The international headquarters of ECKANKAR is in Minneapolis, Minnesota. It provides its members with study materials, local ECKANKAR classes, and international conferences that feature the Living ECK Master. After Paul Twitchell's death in 1971, he was succeeded by Darwin Gross. Gross married but later divorced Gail Twitchell, Paul Twitchell's widow. He passed on his position as Living ECK Master to Harold Klemp in 1981. Since 1984, Gross has not been associated with ECKANKAR, which no longer considers him an ECK Master.

Harold Klemp, as the present Mahanta, the Living ECK Master, is responsible for the continued evolution of the ECK teachings and ECKANKAR as a modern religion. For example, Klemp has emphasized that an individual cannot reach the highest spiritual realms without giving divine love and service to others in everyday life. In 1990 he oversaw the completion of a Temple of Golden Wisdom, the Temple of ECK in Chanhassen, Minnesota. The temple is the spiritual home of the religion, and the building and its surrounding grounds are regarded as having special spiritual significance.

Klemp was raised on a Wisconsin farm and trained at a divinity school. He then enlisted in the U.S. Air Force, where he served as a language specialist. He first encountered ECKANKAR during his Air Force service.

Klemp has authored more than 40 books as well as twelve year-long discourse series for members of ECKANKAR. ECKANKAR offers some 70 videocassettes and over 100 audiocassettes of his public talks. He speaks at ECKANKAR seminars in the United States, and for many years has done so in Europe and the South Pacific. In July of 1991, he spoke to a group of over 10,000 at the ECK African Seminar in Lagos, Nigeria.

The organization's Internet site is at http://www.eckanar.org.

Membership: In 2002, there were 164 centers in the United States and 367 worldwide. Members are located in more than 130 countries. Major ECK seminars in the United States routinely draw two to six thousand attendees.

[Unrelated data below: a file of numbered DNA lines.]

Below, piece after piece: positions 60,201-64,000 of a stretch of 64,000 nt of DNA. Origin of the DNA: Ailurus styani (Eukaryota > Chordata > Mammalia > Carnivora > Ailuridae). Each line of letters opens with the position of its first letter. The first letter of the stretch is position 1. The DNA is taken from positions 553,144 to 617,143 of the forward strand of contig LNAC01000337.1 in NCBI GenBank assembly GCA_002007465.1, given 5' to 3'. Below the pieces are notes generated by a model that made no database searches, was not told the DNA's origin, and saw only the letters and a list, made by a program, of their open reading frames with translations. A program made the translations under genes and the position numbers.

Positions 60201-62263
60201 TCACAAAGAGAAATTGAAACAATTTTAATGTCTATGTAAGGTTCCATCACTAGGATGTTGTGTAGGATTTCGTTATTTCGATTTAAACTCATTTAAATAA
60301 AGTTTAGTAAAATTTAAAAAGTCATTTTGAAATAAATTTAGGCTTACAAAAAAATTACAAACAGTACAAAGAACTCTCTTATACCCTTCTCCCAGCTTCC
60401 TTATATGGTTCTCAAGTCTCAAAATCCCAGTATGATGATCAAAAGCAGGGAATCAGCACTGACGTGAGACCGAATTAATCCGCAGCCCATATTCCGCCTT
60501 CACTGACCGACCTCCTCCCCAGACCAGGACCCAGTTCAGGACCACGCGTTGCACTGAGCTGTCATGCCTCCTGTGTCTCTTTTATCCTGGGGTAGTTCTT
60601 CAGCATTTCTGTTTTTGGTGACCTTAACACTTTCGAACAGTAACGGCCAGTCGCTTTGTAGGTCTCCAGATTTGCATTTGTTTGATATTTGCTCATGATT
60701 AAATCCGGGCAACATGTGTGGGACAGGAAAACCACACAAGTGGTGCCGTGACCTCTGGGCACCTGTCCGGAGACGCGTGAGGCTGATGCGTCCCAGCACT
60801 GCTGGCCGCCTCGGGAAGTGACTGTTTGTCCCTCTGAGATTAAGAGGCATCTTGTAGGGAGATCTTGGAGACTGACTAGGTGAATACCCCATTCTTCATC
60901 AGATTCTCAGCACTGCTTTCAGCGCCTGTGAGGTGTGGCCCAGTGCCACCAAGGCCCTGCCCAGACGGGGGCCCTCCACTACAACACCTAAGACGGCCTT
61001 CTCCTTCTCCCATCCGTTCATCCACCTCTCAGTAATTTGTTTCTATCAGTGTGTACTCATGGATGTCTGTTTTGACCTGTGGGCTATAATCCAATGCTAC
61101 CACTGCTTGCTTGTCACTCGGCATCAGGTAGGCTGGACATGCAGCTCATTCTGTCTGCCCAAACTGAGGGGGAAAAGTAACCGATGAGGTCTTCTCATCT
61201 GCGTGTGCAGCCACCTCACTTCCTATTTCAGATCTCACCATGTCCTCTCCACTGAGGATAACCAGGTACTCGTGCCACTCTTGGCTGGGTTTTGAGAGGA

Periodicals: ECK Spirituality Today.

Remarks: In the early 1980s, ECKANKAR became the center of a controversy when religious studies scholar David Christopher Lane made substantive charges that Paul Twitchell had plagiarized materials, especially the writings of Sant mat teacher Julian Johnson, in several of his books. He also charged that Twitchell had in essence fabricated a spiritual career out of his reading of and study with such teachers as L. Ron Hubbard, Kirpal Singh, and Swami Premananda. He presented evidence that articles that originally acknowledged his reliance upon these and other teachers were later republished with the names of former ECK masters substituted instead. The present ECK organization and current ECK Master Harold Klemp have acknowledged this problem in Twitchells writings but have continued the work he began believing that they do not distract from the eminent value of his larger work as an ECK Master.

Sources:

Klemp, Harold. Ask the Master. 2 vols. Minneapolis: ECKANKAR, 1993–94.

——. Soul Travelers of the Far Country. Minneapolis: ECKANKAR, 1987.

——. The Temple of ECK. Minneapolis: ECKANKAR, 1991. 149 pp.

——. What Is Spiritual Freedom? Minneapolis: ECKANKAR, 1995.

——. The Wind of Change. Menlo Park, CA: IWP Publishing, 1980.

Lane, David Christopher. The Making of a Spiritual Movement. Del Mar, CA: Del Mar Press, 1983.

Twitchell, Paul. All About ECK. Las Vegas, NV: Illuminated Way Press, 1969.

——. ECKANKAR, the Key to Secret Worlds. New York: Lancer Books, 1969.

——. The Shariyat-Ki-Sugmad. 2 vols. Menlo Park, CA: IWP Press, 1971-72.

——. The Tiger's Fang. New York: Lancer Books, 1969.

2332

Eureka Society/Elan Vital School of Meditation

Current address not obtained for this edition.

The Eureka Society and Elan Vital School of Meditation were founded in 1968 in Eureka, California, by Bruce K. Avenell. After a near fatal experience he was told, while sitting in meditation, that if he did not become a teacher, there was no reason to stay in his body. Since he was the father of five children, he decided to become a teacher. Having been a student of sant mat teachers Bhagat Singh Thind and Kirpal Singh, Avenell began to teach his own version of surat shabda yoga, the yoga of the sound current.